After breakfast “the pastoral work on the phone” begins from my multi-use room. I have been at it for up to eight uninterrupted hours, literally hanging on the phone, and wanting to hang myself with it, if I am to be honest. A turning point for me was learning, in the same week, of the death, in New Jersey, of my friend Miguelina Rodríguez, the extraordinary mother of a family and a militant and committed Catholic, who made her life a gift of love for others.
And of Víctor Batista Falla in Havana! A great cultural promoter and patron, founder and owner of the Colibrí publishing house. Víctor was the uncle of María Teresa Mestre Batista, the archduchess of Luxembourg. For sixty years he remained outside Cuba, most of the time in Spain. He had told me that he would never return to the Island.
But like Heredia the 19th century poet, in the end nostalgia overcame him. A few days after arriving, the disease was declared. And he died. The death of these two great friends was a severe blow to me and a different way of perceiving Covid-19.
On the other hand, as the news of what was happening in Italy and Spain came, my anguish was growing. In both countries I have a multitude of friends, of whom I knew nothing. Although the slogan of Etecsa, Cuba’s telecommunications company, is “in war and in peace we will maintain communications,” for those who have tried to communicate with Cuba, or from Cuba, it is a risky adventure and not always successful.
When I tried to install their “Nauta home” internet service, it was denied because I am an institution, not a family home. On the other hand, my pastoral work with the exile was concentrated on my trips outside of Cuba.
But when I arrived here I did not insist on telephone or electronic communication, so as not to interfere with my pastoral work here, more than abundant with such an extensive parish, in the city and in the countryside. At last I discovered a thing called mobile data, which gives me access to the internet and allows me to communicate by WhatsApp, a fairly expeditious way.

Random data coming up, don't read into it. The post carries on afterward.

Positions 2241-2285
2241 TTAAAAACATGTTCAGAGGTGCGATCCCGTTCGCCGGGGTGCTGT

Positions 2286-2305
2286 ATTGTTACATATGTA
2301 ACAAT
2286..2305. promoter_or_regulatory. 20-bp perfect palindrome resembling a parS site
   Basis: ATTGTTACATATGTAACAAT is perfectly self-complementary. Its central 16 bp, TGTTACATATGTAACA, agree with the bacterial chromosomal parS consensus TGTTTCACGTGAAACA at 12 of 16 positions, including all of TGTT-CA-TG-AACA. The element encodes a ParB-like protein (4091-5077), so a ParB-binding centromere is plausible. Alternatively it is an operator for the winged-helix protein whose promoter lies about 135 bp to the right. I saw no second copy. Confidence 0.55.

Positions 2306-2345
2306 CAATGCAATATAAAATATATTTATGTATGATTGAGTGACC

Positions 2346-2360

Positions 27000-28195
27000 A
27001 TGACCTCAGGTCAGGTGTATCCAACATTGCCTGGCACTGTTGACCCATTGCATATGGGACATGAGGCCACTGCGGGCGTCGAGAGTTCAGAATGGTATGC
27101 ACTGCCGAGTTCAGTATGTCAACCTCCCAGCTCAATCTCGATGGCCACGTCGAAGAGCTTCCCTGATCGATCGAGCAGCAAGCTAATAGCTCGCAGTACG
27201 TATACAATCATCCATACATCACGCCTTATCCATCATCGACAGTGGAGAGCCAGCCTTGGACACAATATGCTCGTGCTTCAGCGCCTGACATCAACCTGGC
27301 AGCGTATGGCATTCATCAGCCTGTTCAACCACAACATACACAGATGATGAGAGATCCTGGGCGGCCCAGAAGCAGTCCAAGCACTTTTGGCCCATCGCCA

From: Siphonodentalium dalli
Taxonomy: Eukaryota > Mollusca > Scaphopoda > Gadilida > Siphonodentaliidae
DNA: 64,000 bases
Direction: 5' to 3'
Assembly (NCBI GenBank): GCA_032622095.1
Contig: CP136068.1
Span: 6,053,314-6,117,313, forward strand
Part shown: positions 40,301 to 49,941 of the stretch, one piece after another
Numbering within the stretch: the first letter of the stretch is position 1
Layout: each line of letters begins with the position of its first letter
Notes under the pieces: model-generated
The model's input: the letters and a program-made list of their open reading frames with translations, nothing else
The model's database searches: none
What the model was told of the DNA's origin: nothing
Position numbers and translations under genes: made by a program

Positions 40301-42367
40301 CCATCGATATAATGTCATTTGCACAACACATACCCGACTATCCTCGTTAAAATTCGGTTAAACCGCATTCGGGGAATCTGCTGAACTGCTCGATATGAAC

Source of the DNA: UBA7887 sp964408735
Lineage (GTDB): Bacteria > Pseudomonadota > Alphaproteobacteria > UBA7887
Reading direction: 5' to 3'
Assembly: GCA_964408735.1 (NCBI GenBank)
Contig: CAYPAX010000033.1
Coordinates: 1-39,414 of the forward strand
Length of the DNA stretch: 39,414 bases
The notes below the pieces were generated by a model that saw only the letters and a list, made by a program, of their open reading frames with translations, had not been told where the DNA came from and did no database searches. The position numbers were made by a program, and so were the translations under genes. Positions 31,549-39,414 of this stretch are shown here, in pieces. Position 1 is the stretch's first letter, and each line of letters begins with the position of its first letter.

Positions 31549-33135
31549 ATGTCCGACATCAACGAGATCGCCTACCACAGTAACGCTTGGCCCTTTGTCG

This is how I found out about the illness of my New Orleans cousins and my dear friend Miguelina Rodríguez from New Jersey. This is how I learned about my Madrid priest Jesús García Camón, my adoptive parents from Madrid, Papo and Nena Robles, Father José Manuel Sánchez Caro, my rector at the University of Salamanca, all safe and sound, and about my former teachers and colleagues from the University of Comillas, in Madrid. And so many others.
These solitary Masses allowed me to rediscover the Eucharist. Without an audience, I no longer had to worry about time
At daily mass I prayed for everyone. These solitary Masses allowed me to rediscover the Eucharist. Without an audience, I no longer had to worry about time. It was the Lord and me. My parishioners and friends were physically absent but my masses were pro vobis et pro multis: For you and for the mutitude. My Masses, without a homily, could last an hour and even longer.